A similar trend of development has occurred over this Czechoslovak crisis. British opinion was divided into two camps. On the one hand there were those who foresaw that the destruction of Czechoslovakia by Germany would lead to German domination over Europe and the complete reversal of the Balance of Power. On the other hand there were those who believed in "appeasement," namely in the policy of conciliating Germany and Italy by concessions irrespective of their moral justification. The former school pointed out that such methods would destroy the Balance of Power, hand over all the small countries to German domination, leave Germany still unsatisfied and even more ambitious, and alienate democratic opinion throughout the New and the Old World. Such people were called "war-mongers."
It was curious, none the less, to observe how the Czechoslovak crisis cemented Anglo-French relations. In the earlier stages there was a feeling in this country that our relations with France were a danger to the Empire and that France was certain to drag us into a war over the Sudeten Germans. So soon, however, as it became apparent that the French were even more anxious to surrender to Hitler than we were ourselves, the feeling changed. On the one hand, we eased our conscience by the consideration that France had behaved with even greater treachery and cowardice than we had; on the other hand, France was delighted to discharge upon the broad back of Mr. Chamberlain the onus of defeat. A certain identity of feeling was thereby achieved. We both felt equally guilty; we both felt equally frightened; we both felt equally ashamed; we now both feel equally menaced.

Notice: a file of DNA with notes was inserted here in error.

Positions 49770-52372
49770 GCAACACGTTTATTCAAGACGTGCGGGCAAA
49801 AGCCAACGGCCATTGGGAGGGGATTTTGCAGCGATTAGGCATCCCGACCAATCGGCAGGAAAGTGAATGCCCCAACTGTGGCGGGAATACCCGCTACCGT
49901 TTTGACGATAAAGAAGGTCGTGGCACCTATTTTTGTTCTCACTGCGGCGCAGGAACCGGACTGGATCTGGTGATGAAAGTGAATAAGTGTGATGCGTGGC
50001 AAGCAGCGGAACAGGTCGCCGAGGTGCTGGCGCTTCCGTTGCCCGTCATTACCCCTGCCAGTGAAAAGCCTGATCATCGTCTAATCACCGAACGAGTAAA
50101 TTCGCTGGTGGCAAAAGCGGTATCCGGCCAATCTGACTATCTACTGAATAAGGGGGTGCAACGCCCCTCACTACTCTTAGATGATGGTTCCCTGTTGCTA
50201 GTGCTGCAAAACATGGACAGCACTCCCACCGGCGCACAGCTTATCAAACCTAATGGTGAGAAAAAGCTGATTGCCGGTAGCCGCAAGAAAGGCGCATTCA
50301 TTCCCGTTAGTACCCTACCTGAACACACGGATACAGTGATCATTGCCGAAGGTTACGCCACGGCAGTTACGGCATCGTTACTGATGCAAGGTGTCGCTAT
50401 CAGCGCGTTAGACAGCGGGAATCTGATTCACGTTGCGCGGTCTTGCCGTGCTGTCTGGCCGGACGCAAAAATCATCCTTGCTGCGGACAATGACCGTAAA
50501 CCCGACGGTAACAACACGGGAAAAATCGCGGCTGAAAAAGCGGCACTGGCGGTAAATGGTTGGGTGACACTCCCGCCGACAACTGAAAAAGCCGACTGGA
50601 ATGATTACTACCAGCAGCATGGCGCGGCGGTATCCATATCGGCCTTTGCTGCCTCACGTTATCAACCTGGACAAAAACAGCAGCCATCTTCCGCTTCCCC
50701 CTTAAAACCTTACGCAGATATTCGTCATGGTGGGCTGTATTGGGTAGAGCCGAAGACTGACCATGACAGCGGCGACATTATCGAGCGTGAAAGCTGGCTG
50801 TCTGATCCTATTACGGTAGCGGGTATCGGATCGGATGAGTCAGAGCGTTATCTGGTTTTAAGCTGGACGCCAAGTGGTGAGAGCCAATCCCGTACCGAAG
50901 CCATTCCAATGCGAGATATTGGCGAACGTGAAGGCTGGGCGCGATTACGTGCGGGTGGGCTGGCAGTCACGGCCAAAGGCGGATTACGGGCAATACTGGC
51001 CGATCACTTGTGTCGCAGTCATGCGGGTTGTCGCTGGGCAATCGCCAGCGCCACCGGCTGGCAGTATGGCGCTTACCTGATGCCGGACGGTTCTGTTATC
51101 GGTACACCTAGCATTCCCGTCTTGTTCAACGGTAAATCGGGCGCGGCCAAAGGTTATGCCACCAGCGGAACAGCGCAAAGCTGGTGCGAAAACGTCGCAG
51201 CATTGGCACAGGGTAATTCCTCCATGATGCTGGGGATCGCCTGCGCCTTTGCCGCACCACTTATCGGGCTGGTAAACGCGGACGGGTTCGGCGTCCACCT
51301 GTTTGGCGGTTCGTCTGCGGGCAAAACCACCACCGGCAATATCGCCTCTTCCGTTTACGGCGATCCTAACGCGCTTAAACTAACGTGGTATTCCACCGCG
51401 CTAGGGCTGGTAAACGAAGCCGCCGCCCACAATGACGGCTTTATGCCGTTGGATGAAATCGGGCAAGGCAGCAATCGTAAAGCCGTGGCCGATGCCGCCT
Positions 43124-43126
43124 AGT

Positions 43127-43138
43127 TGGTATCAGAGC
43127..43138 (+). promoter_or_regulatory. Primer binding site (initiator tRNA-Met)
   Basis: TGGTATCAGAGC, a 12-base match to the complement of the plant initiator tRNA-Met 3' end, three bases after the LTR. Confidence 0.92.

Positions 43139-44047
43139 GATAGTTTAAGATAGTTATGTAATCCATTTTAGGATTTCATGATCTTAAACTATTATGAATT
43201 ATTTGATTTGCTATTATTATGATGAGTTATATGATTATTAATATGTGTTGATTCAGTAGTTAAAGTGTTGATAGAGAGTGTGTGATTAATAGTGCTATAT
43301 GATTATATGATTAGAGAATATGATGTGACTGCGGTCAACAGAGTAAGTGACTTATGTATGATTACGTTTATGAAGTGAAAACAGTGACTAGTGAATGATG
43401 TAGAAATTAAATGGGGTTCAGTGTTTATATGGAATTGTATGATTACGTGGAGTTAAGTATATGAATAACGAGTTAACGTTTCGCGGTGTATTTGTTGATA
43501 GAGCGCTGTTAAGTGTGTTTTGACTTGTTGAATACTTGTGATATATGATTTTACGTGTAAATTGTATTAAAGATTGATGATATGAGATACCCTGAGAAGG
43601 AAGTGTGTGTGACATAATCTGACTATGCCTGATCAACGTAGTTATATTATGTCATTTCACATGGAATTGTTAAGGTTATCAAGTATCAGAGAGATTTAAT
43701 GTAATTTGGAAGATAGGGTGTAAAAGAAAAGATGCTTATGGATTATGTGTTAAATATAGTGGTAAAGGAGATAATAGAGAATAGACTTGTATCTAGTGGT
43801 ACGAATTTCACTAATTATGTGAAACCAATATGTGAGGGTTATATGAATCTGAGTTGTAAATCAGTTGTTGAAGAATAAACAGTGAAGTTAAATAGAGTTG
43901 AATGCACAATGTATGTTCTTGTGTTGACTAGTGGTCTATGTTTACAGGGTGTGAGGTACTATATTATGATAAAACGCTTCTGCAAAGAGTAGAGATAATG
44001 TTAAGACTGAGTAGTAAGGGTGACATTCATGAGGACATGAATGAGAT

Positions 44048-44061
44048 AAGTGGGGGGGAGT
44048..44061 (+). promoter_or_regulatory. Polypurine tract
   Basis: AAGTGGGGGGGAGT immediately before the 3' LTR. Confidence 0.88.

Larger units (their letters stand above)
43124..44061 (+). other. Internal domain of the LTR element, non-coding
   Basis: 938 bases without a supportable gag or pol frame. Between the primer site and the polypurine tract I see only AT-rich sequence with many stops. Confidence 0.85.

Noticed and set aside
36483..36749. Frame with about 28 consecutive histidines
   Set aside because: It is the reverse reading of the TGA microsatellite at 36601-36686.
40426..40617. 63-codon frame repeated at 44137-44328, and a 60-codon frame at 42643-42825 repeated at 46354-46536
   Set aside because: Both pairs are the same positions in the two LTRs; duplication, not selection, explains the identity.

Whether any firm basis for future coöperation can be found upon an equal sense of humiliation and of fear remains to be seen. There was a tendency at one stage for each side to blame the other. This tendency was short-lived. The linen on either side was so stained with dishonor that we each tacitly agreed to bundle it back into the clothes basket. It is probable that the Entente Cordiale will now be reformed again on a basis of joint ignominy and fear. It will be called "The Defense of the West."
It should be noted also that the British attitude towards France has been profoundly altered by the progress of aviation. London is extremely vulnerable to air attack and we well know that it is difficult for us to detect and prevent aircraft descending almost suddenly upon our docks and harbors from over the sea. France has therefore become for us a vital strategic feature; were France to become either an enemy herself or in possession of an enemy, our air defense would be immensely complicated. Conversely it is only by close coöperation between the British and French air staffs that the superiority of German aviation can be mitigated. This important consideration renders France more necessary to us than ever before.